Aabar in buyout of Brawn GP race team

Abu Dhabi company announces Dh613 million joint venture with Daimler to take control of reigning world title holder.

Brawn GP's British driver Jenson Button sits in his car in the pits of the Yas Marina Circuit on October 30, 2009 in Abu Dhabi, during the first free practice session of the Abu Dhabi Formula One Grand Prix.      AFP PHOTO / FRED DUFOUR *** Local Caption ***  139660-01-08.jpg
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ABU DHABI // The Government-owned company Aabar Investments yesterday announced the takeover of Brawn GP, the team that won both this year's Formula One constructors' championship and the drivers' title. The new joint venture, between Aabar Investments and Daimler, the German owner of Mercedes-Benz, was worth "more than £100 million" (Dh613m), according to Khadem al Qubaisi, the chairman of Aabar. It will see Brawn GP rebranded as Mercedes Grand Prix.

"For us at Aabar and IPIC [International Petroleum Investment Company, Aabar's parent firm], this is good marketing and good for tourism in Abu Dhabi," Mr al Qubaisi said. "There are many opportunities for the team to come here and use Yas Island circuit." Team officials said the arrangement would offer stability after a tumultuous 12 months for Brawn GP, which at the start of the year had looked on the brink of collapse.

Yesterday's announcement sees Aabar and Daimler take a 75.1 per cent stake in Brawn GP, of which 45.1 per cent is held by Daimler and 30 per cent by Aabar. The remaining 24.9 per cent stake has been retained by the current owners, led by the team principal Ross Brawn, who remains in charge. Brawn said the deal capped an incredible year that had seen the team go "from fighting for our survival to forging a strong relationship with Mercedes-Benz High Performance Engines, winning both the constructors' and drivers' world championships, and now accepting Daimler and Aabar's offer to buy our team, which will secure its future".

Based in Northamptonshire in England, Brawn GP was formed by a management buyout after Honda ended its Formula One operations at the close of the 2008 season. Despite its early problems, the team went on to defy expectations by winning six of this year's first seven races in a season that culminated in its British driver, Jenson Button, securing the drivers' world title at the penultimate race in Brazil prior to this month's inaugural Abu Dhabi Grand Prix at Yas Island.

Brawn GP also won the constructors' title in Brazil. Both Button's car and that of his teammate, Rubens Barrichello, were powered by Mercedes engines. Nick Fry, the chief executive of Brawn GP, who is also staying on, said the deal offered the team "stability and security for the future". However, he said it would not significantly affect the team's performance in the 2010 season. He said that was because current Formula One rules restricted the amount that could be spent on developing the car. "There's a limit to how much money we can deploy in trying to be successful. That's the amount we would be spending anyway," he said. "The 2010 development is extremely strong."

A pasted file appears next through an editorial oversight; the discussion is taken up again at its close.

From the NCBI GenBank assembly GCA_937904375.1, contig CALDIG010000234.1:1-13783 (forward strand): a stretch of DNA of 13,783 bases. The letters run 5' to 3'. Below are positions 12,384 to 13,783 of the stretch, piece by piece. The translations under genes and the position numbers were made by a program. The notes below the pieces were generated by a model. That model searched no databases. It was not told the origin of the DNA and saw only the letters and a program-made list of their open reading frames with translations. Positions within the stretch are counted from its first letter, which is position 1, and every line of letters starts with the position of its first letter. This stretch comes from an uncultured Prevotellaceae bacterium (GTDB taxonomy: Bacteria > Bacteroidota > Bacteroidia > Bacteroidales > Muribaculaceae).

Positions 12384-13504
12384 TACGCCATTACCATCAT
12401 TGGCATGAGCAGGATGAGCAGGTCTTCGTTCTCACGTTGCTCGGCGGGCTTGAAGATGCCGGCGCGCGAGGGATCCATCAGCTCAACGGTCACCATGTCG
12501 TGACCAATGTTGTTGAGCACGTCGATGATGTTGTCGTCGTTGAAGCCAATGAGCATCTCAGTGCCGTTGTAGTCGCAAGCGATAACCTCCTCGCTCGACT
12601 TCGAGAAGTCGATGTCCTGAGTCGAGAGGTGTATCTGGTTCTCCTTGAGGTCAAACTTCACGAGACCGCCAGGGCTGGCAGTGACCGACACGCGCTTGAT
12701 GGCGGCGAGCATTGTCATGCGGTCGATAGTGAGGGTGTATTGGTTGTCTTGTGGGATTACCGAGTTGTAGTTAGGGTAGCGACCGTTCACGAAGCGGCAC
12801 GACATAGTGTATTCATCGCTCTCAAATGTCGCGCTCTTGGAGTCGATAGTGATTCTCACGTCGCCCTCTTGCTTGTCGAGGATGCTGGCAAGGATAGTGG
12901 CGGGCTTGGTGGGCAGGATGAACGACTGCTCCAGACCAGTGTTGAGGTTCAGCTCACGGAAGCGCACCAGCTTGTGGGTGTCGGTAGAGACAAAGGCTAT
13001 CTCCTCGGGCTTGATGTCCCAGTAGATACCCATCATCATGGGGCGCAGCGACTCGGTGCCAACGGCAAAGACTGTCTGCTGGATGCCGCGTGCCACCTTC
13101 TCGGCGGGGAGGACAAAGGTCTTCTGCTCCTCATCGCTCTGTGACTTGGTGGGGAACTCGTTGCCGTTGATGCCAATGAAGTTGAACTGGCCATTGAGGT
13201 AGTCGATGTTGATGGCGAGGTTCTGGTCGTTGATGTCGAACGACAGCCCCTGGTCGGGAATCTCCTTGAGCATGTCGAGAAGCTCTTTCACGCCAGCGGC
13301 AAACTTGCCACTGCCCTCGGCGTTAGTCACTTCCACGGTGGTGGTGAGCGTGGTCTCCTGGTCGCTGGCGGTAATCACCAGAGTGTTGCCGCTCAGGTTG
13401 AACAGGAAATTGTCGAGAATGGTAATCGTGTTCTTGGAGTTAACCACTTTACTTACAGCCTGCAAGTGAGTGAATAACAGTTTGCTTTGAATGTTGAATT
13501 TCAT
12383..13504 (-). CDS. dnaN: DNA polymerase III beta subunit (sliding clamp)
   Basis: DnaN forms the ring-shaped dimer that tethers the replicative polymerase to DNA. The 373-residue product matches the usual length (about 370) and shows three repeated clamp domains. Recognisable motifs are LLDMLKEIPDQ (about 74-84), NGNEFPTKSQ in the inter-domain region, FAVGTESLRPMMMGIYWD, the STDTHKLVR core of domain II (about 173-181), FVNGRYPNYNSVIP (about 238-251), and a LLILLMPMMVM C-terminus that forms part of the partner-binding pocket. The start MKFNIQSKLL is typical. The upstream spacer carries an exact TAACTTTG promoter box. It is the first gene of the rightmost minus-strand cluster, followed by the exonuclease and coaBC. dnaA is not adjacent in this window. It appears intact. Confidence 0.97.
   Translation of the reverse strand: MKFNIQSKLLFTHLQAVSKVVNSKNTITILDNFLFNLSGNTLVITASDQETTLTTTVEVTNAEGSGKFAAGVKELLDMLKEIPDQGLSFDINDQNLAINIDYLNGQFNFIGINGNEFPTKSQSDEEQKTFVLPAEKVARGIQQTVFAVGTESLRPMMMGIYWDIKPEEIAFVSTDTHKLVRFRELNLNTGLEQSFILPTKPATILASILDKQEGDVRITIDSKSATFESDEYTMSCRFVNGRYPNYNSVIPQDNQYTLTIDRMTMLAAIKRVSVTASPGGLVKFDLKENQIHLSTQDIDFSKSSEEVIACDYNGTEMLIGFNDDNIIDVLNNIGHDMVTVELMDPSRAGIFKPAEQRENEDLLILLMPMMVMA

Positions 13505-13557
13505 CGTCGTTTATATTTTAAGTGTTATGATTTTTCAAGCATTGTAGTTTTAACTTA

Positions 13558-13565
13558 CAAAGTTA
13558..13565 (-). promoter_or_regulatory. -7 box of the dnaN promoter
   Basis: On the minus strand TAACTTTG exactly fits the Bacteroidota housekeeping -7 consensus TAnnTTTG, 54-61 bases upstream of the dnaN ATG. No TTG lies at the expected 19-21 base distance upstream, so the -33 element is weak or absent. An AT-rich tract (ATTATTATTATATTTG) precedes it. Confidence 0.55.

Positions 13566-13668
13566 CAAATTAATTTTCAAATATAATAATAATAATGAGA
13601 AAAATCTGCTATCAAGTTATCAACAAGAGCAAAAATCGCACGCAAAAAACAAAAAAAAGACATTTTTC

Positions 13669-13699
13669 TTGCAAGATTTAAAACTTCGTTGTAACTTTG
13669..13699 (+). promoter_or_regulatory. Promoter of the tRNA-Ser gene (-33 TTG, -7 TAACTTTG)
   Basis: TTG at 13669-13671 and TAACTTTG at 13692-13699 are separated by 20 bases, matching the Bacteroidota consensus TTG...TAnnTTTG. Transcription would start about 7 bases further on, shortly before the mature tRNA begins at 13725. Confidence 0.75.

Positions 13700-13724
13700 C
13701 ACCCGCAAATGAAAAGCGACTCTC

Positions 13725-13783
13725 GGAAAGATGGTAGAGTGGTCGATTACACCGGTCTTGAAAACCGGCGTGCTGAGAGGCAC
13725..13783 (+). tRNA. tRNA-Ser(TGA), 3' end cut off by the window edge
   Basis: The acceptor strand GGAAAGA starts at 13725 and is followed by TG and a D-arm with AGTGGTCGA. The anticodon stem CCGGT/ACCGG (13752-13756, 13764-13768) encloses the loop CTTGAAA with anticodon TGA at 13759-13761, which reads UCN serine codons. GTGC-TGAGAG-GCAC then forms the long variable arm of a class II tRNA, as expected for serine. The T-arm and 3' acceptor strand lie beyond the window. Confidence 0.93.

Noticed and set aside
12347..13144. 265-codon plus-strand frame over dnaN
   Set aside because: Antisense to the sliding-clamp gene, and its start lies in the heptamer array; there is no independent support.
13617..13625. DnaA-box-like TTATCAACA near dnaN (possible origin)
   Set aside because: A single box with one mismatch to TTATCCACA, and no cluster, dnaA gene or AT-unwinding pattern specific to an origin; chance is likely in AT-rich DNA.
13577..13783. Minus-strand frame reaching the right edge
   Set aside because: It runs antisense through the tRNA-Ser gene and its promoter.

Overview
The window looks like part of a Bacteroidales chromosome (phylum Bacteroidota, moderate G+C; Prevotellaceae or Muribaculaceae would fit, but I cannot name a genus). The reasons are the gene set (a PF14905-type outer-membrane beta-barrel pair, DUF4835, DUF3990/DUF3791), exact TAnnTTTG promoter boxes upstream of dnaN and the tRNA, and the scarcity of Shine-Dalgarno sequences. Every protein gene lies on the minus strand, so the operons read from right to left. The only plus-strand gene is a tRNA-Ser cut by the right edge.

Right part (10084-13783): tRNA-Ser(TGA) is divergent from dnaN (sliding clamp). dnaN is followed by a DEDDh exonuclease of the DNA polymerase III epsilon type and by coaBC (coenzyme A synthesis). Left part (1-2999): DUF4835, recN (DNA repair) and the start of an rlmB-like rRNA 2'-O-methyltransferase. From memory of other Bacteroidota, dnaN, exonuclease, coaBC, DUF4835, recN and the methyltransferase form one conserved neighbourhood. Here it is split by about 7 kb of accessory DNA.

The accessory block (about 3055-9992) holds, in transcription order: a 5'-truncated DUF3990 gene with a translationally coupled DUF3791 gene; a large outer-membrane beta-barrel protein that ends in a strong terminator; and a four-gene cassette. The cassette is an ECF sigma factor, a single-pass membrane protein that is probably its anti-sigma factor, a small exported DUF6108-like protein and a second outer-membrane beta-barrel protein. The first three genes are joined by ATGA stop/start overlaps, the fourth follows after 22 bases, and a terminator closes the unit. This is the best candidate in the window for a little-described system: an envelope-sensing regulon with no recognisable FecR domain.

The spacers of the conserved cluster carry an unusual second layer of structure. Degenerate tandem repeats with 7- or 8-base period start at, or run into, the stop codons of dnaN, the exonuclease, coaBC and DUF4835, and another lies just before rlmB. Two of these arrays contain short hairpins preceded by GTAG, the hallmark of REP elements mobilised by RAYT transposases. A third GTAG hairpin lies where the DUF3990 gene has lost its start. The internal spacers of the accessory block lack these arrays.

A more important long-term effect of the agreement, he said, was that it would give the team "access to additional skills" at Mercedes and Daimler. Also, the team would be likely to benefit from investment in better development and testing facilities. Mr Fry added that Aabar's involvement meant it was likely the team would become more prominent locally. "I think this is very early days, but given the ownership of the team, I have no doubt our presence will be stronger in the region than it has been until now."

Despite Brawn GP's F1 success this year, the drivers for the new Mercedes Grand Prix team next year have not been announced, and Mr Fry yesterday declined to speculate on whom the team would hire. Barrichello, the Brazilian driver who came third in this year's championship, has already left Brawn GP and signed with Williams for 2010. Reports indicate the team may not be willing to agree Button's salary demands.

Daimler also announced yesterday that by 2011 it would sell its 40 per cent stake in McLaren Group back to the British company, which runs the McLaren Grand Prix team. However, Mercedes may continue to supply engines to McLaren until 2015. Aabar Investments also said yesterday it plans to increase its own 9.1 per cent stake in Daimler AG, to 15 per cent. "We are happy with the relationship between us. In the next few months, you will see us do other deals together. We are looking to buy companies together that will add value to us and Daimler as well," Mr al Qubaisi said.

Yesterday's announcement was the latest in a number of F1-related investments by UAE firms. In 2005 Mubadala Development, another Abu Dhabi Government investment company, bought a five per cent stake in the Italian car maker Ferrari. In addition, Mubadala and Etihad Airways both sponsor Ferrari's Formula One team. Aabar's investment is the latest in a series of hi-tech deals that include the company's decision in July to pay US$280m for 32 per cent of Virgin Galactic, a commercial flight subsidiary of the Virgin Group. As part of that deal, Aabar said it might invest an additional $100m in a satellite launch and has plans to build spacecraft in Abu Dhabi.

dbardsley@thenational.ae bhope@thenational.ae * With additional reporting by Asa Fitch